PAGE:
A group of major private music school operators said Tuesday they intend to take legal action against Japan’s largest copyright collection group after it emerged it would from next January levy copyright fees on schools using its music.

The music school operators said they planned to file a lawsuit against the Japanese Society for Rights of Authors, Composers and Publishers (JASRAC) with the Tokyo District Court as early as July, a representative told The Japan Times.

In February, JASRAC informed several hundred private music school operators it will begin collecting copyright fees for the use of sheet music under its management.

It claims the use of music to teach piano or other instruments infringes on the “right of performance” under Article 22 of the Copyright Law, which stipulates the composer has the exclusive right to perform their work publicly.

JASRAC plans to revise its regulations, enabling the organization to collect 2.5 percent of all annual fees charged by the music schools.

But school operators argue that performances during classes should not require consent from a composer under the copyright law.

In response to JASRAC’s move, Yamaha Music Foundation, Kawai Musical Instruments Manufacturing Co. and five other musical school operators initially set up a group advocating for the right to educate using musical works without copyright consent.

The group, which now has 350 members, has collected over 10,000 signatures demanding a halt to JASRAC’s plan, which it plans to submit to the culture ministry in July.It remains unclear how many companies will join the lawsuit.

“We want the court to confirm that performances at (music) schools do not need JASRAC’s consent,” said a representative for the group.

The representative said that JASRAC’s move had sparked concern among students that the copyright fees would affect the schools. He acknowledged the revised policy could lead to an increase in tuition fees.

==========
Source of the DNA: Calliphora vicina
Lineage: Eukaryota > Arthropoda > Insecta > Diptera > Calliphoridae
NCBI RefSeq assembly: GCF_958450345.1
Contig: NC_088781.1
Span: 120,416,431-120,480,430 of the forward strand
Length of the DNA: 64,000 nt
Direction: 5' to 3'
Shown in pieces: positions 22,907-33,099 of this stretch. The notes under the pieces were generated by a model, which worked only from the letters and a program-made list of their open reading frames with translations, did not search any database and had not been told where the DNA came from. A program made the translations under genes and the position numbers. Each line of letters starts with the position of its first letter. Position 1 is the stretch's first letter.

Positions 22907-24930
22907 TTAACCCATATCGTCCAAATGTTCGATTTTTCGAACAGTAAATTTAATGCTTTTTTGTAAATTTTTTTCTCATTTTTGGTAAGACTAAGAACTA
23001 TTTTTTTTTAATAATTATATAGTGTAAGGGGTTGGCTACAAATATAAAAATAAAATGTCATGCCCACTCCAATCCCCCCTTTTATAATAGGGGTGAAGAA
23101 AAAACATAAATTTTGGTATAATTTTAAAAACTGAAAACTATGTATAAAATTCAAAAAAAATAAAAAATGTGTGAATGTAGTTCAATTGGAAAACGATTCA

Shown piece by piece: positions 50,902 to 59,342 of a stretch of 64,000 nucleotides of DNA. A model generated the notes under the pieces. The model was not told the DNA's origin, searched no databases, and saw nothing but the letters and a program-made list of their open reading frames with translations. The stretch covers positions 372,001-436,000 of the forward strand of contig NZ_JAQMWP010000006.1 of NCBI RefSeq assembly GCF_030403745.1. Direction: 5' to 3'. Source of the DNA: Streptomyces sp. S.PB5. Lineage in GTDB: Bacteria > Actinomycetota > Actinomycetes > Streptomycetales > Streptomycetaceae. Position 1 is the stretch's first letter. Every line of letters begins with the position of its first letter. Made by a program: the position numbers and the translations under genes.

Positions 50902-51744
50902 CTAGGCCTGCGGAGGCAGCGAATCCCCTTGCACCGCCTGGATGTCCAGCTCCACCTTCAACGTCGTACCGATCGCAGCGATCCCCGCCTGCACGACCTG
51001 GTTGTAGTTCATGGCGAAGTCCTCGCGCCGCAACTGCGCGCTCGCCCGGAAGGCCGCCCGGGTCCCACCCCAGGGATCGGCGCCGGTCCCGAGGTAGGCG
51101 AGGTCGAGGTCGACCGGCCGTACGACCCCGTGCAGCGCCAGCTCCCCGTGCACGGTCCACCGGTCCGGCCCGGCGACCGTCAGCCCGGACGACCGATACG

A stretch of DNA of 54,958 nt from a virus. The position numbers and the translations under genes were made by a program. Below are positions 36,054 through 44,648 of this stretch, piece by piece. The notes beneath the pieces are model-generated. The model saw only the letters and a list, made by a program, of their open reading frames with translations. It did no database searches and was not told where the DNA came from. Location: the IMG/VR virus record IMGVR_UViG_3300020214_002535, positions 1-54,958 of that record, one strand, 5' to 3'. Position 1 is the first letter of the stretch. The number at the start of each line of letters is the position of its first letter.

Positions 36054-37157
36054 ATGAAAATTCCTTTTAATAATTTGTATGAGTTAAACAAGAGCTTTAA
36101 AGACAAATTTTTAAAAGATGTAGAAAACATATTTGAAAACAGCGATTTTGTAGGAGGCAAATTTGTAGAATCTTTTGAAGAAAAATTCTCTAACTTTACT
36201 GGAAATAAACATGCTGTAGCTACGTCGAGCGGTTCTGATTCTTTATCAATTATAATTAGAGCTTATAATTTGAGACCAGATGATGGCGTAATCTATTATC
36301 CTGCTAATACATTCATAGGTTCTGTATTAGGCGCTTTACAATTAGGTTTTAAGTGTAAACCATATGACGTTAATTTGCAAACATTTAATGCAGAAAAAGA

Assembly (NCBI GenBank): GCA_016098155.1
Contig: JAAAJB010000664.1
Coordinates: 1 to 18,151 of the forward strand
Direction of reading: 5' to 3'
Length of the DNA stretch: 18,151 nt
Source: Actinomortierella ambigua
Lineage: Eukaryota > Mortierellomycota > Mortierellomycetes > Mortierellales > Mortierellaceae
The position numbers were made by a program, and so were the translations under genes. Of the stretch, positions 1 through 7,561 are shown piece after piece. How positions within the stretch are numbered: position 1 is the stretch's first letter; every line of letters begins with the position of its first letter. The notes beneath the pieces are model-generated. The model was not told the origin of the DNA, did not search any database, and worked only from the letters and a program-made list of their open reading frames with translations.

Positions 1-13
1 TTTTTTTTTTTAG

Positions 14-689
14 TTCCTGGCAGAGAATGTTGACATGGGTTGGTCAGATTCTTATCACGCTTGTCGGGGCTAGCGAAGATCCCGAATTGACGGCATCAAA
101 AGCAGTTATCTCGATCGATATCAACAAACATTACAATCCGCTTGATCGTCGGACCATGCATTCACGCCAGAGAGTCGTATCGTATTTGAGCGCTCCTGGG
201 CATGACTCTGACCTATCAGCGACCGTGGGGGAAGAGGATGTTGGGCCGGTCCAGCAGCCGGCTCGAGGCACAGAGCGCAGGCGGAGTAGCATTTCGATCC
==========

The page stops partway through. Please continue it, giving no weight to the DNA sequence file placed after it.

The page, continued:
Yamaha Music Foundation has more than 3,300 schools across Japan teaching about 390,000 students, including 280,000 children.

“JASRAC only informed us it would collect the fees … but we can’t accept this,” the representative said. “Unlike other entertainment activities, the only purpose of performing music by teachers or students at such schools is to educate, not to make a work heard, which is why we stress the copyright does not apply.”

But JASRAC disagrees.

“Schools offering music lessons use a lot of (copyrighted) works,” a spokesman told The Japan Times.

He said the music schools had failed to interpret the section of the copyright law concerning the right of performance and the presentation of copyright works publicly.

“There is no definition of a (music) performance … But the definition under the law does not apply only to concerts,” the JASRAC spokesman said.

“In our understanding, the copyright law should be applied to all businesses playing music (under our management). Companies like Yamaha and JASRAC have the same goal of cultural development and we are disappointed that it is not understood the copyright law has been introduced to benefit the authors.”

The spokesman added the organization had enabled school operators to select the most convenient form of agreement with payment either per work, monthly or annually.

JASRAC, which was established in 1939, is the nation’s largest music copyright management organization and has long been criticized for its overbearing approach to collecting copyright fees.

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